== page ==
Prioritising Cybersecurity As “Tomorrow May Be Too Late”

As the energy sector undergoes the digital transformation, cybersecurity should not be an afterthought.
Published: Wed 03 Feb 2016

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While the digitisation of the energy sector and the move towards distributed generation are creating a number of opportunities for all stakeholders, new technologies can also open the door to cyber threats.   

Cyber-attacks, which are growing in complexity, have the potential to cost businesses a fortune so it makes sense that the global cyber security market is estimated to grow to $170 billion (USD) by 2020, at a Compound Annual Growth Rate (CAGR) of 9.8 percent from 2015 to 2020, as published by Markets and Markets.

According to Marius Münstermann, Key Account Manager, Rohde & Schwarz SIT, data exchange between field elements is gaining momentum and while this makes for more efficient business processes, vulnerability to cyber attacks is heightened. “No-one wants to experience the scenario that Marc Elsberg describes in his book, “Blackout -tomorrow will be too late” (a techno-thriller about a two week large-scale power outage in Europe caused by a cyber attack).” To avoid this scenario, Mr Münstermann suggests that stringent cybersecurity measures be put into place right from the start as new technologies and processes are adopted - not later.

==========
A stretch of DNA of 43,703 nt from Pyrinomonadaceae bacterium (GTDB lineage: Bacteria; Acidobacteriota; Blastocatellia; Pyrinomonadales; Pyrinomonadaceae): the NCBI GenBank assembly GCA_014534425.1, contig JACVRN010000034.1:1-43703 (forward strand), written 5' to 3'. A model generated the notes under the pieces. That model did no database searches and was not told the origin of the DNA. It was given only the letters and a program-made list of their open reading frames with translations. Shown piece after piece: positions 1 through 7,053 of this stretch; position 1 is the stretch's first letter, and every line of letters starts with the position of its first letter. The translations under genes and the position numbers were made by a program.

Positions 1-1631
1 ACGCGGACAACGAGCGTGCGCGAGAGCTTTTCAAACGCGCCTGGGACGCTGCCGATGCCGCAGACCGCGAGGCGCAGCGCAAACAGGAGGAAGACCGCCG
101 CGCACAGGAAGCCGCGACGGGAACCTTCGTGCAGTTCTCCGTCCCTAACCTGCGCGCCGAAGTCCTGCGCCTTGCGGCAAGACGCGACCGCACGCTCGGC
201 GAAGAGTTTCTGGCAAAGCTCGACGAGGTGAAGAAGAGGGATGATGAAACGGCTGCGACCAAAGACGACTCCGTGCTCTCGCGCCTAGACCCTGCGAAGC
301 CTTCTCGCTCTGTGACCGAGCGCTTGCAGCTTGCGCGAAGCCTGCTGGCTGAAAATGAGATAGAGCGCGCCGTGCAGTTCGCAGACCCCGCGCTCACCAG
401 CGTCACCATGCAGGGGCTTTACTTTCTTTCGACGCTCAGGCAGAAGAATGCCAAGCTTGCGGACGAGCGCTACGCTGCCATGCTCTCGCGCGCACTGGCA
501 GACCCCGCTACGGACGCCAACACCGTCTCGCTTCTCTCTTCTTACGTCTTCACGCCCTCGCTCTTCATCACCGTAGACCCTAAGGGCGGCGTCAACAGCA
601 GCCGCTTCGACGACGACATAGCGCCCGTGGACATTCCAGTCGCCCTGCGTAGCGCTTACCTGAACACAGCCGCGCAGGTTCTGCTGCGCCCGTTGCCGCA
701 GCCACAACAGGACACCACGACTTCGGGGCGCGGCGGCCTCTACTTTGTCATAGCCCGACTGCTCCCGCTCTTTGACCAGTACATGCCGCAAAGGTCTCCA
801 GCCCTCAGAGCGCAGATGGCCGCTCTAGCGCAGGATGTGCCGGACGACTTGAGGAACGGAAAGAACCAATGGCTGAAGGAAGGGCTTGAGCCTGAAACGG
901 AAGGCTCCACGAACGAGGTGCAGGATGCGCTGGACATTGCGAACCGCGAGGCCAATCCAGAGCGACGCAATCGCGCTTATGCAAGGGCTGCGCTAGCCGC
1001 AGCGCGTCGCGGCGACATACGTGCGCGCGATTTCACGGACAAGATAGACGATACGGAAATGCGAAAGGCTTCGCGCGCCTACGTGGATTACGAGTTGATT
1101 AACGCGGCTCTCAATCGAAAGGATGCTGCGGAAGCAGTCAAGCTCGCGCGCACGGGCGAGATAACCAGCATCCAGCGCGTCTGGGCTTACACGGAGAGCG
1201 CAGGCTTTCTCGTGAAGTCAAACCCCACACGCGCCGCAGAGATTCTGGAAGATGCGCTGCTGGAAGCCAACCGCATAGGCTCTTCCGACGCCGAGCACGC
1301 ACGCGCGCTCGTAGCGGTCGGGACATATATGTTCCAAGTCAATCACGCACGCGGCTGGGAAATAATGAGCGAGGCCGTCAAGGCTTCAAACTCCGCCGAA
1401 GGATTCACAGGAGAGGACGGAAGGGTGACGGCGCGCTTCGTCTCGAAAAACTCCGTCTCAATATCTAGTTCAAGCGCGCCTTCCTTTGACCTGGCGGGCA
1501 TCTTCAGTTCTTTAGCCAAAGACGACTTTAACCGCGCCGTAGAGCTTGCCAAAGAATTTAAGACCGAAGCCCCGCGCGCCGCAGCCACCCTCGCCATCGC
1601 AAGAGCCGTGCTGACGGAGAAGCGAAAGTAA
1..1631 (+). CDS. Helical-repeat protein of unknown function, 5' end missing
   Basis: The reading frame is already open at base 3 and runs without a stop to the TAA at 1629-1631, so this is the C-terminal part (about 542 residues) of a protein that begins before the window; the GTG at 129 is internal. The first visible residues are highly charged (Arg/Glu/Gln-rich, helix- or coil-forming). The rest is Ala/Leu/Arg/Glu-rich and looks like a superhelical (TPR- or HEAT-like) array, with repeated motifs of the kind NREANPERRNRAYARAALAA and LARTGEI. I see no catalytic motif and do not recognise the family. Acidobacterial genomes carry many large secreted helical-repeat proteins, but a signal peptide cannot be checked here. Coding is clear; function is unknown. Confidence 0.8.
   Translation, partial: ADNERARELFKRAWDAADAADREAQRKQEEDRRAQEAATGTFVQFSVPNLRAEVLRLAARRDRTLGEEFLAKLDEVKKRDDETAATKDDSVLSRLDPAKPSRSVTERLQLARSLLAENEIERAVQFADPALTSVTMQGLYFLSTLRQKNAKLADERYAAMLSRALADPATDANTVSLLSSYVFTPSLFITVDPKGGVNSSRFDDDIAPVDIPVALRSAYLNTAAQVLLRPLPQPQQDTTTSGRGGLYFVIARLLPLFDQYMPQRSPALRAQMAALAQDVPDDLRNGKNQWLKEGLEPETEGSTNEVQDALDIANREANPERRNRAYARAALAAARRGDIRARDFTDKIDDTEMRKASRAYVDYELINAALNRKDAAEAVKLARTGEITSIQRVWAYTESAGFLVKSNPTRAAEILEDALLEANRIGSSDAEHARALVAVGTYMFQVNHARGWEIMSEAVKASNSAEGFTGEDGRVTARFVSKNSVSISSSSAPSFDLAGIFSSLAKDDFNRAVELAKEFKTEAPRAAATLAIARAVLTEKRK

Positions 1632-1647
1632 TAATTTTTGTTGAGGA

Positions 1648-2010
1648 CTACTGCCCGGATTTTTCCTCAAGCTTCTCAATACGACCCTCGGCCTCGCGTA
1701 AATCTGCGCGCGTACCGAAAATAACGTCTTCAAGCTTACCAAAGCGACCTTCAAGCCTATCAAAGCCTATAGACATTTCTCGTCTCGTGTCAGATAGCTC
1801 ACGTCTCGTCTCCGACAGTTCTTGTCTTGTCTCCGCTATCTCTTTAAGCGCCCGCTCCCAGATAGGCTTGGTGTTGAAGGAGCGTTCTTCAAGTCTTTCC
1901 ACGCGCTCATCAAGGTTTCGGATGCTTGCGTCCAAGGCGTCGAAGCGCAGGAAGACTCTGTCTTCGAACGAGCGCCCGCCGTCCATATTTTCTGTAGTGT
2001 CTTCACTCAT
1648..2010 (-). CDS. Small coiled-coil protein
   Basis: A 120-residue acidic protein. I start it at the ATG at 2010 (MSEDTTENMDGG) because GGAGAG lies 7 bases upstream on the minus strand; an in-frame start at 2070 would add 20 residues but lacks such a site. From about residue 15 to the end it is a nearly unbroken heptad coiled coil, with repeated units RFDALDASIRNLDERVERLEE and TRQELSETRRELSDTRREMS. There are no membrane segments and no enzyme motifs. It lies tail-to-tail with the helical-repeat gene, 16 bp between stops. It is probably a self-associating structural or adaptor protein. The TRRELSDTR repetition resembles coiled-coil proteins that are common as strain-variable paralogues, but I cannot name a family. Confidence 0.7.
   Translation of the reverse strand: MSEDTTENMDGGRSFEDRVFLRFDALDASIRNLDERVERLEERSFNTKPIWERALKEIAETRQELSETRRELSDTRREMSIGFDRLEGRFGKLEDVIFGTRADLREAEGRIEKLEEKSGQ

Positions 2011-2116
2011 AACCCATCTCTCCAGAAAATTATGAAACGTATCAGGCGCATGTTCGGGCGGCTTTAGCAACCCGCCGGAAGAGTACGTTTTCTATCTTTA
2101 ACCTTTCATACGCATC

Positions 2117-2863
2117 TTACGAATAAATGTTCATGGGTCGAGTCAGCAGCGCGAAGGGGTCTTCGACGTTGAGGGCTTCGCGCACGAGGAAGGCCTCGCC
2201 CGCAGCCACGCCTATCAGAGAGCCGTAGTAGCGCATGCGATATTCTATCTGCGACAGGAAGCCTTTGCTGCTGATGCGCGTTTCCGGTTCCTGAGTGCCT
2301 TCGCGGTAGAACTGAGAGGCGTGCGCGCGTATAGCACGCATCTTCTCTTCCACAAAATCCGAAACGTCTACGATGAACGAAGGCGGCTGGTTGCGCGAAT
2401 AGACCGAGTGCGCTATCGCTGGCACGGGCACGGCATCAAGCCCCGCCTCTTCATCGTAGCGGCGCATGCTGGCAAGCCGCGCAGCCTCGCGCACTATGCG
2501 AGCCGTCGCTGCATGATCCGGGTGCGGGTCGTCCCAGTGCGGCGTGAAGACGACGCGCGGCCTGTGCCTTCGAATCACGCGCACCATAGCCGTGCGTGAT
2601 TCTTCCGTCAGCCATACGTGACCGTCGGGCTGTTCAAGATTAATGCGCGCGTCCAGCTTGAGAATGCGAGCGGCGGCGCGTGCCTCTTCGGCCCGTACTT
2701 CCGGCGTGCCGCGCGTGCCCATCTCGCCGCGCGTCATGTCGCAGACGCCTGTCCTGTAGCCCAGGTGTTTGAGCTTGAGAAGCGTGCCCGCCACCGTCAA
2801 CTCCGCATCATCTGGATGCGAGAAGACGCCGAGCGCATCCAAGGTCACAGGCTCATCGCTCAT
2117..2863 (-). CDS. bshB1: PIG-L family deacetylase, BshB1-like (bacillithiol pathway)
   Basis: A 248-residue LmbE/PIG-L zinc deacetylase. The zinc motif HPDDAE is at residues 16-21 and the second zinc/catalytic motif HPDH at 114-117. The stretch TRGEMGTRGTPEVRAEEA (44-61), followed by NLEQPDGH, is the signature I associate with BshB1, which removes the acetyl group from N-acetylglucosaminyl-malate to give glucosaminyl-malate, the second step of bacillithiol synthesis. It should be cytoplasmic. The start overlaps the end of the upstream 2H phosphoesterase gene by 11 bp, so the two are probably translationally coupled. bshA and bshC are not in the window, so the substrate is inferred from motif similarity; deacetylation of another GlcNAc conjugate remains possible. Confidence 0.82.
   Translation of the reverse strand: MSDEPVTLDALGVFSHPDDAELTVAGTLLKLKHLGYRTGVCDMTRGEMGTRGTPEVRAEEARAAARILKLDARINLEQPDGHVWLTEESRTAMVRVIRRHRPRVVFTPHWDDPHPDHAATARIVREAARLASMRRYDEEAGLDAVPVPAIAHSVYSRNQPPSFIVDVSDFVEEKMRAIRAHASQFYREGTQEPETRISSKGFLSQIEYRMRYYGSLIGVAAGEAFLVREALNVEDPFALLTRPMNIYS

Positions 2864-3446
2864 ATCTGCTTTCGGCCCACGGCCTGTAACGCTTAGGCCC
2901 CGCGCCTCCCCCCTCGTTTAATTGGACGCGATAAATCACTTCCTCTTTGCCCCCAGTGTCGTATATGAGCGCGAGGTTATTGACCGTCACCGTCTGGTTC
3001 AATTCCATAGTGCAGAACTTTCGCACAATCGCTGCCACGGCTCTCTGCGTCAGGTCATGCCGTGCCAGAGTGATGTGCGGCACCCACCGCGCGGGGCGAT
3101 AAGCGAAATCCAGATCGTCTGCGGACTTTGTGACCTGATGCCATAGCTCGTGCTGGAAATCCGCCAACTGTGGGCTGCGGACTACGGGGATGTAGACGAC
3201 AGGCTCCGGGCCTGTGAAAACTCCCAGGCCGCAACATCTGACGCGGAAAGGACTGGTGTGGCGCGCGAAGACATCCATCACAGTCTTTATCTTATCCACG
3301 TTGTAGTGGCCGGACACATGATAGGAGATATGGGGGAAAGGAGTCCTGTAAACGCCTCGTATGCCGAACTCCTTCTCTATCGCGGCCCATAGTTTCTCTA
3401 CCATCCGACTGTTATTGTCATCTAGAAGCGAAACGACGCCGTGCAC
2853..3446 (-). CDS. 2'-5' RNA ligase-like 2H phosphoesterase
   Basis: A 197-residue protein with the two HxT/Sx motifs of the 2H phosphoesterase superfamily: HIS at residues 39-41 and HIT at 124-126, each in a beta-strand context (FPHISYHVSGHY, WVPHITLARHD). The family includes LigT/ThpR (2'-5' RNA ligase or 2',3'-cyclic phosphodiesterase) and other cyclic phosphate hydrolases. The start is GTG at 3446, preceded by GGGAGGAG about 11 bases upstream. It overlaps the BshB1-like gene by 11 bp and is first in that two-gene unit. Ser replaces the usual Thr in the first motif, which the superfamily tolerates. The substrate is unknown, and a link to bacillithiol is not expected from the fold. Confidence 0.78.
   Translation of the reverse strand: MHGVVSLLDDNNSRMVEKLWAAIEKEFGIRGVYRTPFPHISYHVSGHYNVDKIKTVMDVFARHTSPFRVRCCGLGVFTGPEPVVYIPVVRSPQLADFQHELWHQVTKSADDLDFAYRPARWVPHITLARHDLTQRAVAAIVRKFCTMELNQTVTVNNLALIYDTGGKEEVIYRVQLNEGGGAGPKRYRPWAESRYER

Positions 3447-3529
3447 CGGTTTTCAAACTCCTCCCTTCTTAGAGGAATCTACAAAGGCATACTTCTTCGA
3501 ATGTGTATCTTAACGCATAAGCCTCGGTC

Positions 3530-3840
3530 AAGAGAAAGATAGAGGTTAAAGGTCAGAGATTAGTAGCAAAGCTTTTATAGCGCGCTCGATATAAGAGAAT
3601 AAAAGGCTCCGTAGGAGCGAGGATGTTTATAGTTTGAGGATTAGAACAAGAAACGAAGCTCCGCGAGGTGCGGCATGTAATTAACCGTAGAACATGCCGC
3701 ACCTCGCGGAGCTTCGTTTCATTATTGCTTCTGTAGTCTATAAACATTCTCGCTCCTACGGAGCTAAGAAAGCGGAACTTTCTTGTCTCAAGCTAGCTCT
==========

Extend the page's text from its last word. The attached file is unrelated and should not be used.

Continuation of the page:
Overcoming cybersecurity challenges

The implementation of cybersecurity in Europe has been somewhat sluggish as many utilities adopted a “wait and see” stance in the past, says Mr  Münstermann, but as the threat of hacking escalates,real cases are reported and new regulation is implemented, cybersecurity is being prioritised. To identify gaps in security, he points out that many utilities are now carrying out threat analysis and the larger-scale adoption of solutions is likely to occur over the next year or two.

While there is evidence that utilities are starting to work on their cybersecurity issues, there is still a great deal of work to be done. Old infrastructure, which is now being updated with new technologies, has to be made secure. There is no doubt that this is going to take time and will more than likely cost a great deal of money which can be major obstacles for utilities. A lack of skilled manpower will also prove to be a challenge for utilities as new technologies are implemented.